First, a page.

10 Safe Driving Tips

10 Safe Driving Tips

For parents with young people with ADHD

This has been produced to assist you, and the young people you care for who have ADHD, to drive safely and to reduce the risk of them having a collision whilst driving a car.

Some facts about ADHD and driving

We were once asked to explain the links between ADHD and poor driving outcomes / collisions. After giving it a moment of thought the answer was:

  • Imagine someone who has compromised concentration skills
  • Add to that their inherent desire and capability act impulsively
  • Now mix in a bit of hyperactivity, whether of the mind or the body
  • Then put them behind the wheel of a half-ton, metal machine capable of 70MPH+

The links couldn’t be clearer.

But the statistics make interesting reading also:
People with untreated or poorly managed ADHD are 4 times more likely to have a car crash, and those crashes are 7 times more likely to be serious and suffer serious injuries than for people without ADHD. As a comparison, those are the same statistics that caused the UK Government to ban driving whilst using a mobile phone. To help our patients better understand and reduce their ADHD related driving risks we put together this short leaflet. There are ten simple bullet points which, if adhered to, will make your driving experience easier, safer and more rewarding. ADHD 360 are indebted to Sgt. Steve Brown (retired) of the Lancashire Constabulary who is a co-author of this paper with our own Phil Anderton, and to Marlene Snyder (Whitefish USA) whose advice and thoughts continue to provide a guiding light on this subject.

So here are the Safe Driving Tips

Your children and passengers in your car have observed your driving. They have watched your every action. Is your driving good enough to be a role model? Do you use your mobile phone while driving? Do you speed excessively? Would you be comfortable if your teenager drove as you do?

Young people with ADHD are often emotionally and functionally immature when compared to others the same age. Teenagers with ADHD, therefore, may take significantly longer to develop good judgement and a mature attitude to driving. Teenagers who have explosive tempers, are uncooperative or cannot meet their current responsibilities, are not ready to drive.

This will ensure that the learner driver is aware of the rules of the road before they begin driving. They will also understand why these are the rules they are expected to obey. Use an app on a smartphone to cement their learning rather than expecting them to read the Highway Code as a book.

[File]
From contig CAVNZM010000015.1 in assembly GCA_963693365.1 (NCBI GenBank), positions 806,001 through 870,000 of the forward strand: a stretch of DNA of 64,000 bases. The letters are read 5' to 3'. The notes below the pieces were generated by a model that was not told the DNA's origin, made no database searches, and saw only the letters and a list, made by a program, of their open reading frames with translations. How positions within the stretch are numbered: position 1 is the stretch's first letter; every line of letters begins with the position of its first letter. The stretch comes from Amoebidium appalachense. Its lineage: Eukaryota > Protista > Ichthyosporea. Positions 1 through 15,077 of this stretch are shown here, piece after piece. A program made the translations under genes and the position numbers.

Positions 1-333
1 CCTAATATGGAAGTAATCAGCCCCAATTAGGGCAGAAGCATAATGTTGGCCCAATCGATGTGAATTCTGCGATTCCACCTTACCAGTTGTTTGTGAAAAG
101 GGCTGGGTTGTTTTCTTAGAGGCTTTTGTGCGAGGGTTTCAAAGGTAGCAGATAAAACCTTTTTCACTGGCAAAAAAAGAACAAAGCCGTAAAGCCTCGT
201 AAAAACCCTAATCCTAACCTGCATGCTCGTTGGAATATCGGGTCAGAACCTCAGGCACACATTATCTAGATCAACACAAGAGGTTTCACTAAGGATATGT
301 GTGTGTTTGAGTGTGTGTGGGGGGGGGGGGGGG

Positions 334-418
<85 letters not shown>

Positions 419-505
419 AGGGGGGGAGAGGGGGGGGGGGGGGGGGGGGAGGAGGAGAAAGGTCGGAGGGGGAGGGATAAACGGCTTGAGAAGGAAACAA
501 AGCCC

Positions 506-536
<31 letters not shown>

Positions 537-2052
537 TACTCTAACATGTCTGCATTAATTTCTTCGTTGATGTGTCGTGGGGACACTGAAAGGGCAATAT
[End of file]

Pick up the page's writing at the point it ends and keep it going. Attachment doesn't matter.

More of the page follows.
Learning to drive safely is serious. When this is made more difficult due to ADHD, the parents and the young learner driver must make efforts to understand these complications, and work to minimise the risks involved.

When giving private driving lessons, ensure that the lesson has been prepared beforehand. Ensure the instructor has the route planned and allotted a timescale to the lesson.

The learner driver should also be prepared by ensuring they have taken any prescribed medication and are in a suitable mental and emotional condition to concentrate.

If neither of these are in place, cancel the lesson.

Research has shown that ADHD behaviours can be significantly improved with medication use. Some of the known benefits include an increase in attention span and concentration. Individuals who have been prescribed medication should only drive within the time limits of the particular medication they are taking. Do you know what they are for your child’s medication?

Parents of children with ADHD often use incentives to encourage their children to complete a particular task. Driving is no different. Some parents also state that driving is a powerful incentive to encourage everyday behaviour. Encourage your young person to work for the privilege of driving and the responsibility attached to it, by developing a reward system.

It’s common to underestimate the time needed to teach an individual to drive. A learner driver with ADHD may take at least 3 times longer to learn to drive. You should keep a log of hours and driving skills demonstrated during the lessons. This will enable you to check on progress and chart consistent faults. It will also allow the instructor to identify times of the day when the driver with ADHD performs badly and provide lessons at a more appropriate time.

When considering whether to allow their child to drive, parents should discuss the fact that they should not eat, drink, smoke or use their mobile telephone. If they don’t recognise this, they should not be driving.

Having passed their test, the new driver is ready to drive a car without adult supervision. Some new rules should be established before they drive alone:

  • Consider curfew times for weekdays and weekends in line with medication.
  • Discuss what times of the day they can drive

  • Discuss the consequences of an accident
  • Restrict passengers, totally if possible
  • Keep a record of the person’s driving
  • Ensure they know what to do in an emergency
  • Set rules for the use of the family car
  • Include rewards for compliance
  • Enforce no drink driving rules
  • Determine who pays for petrol, insurance and fixed penalty tickets

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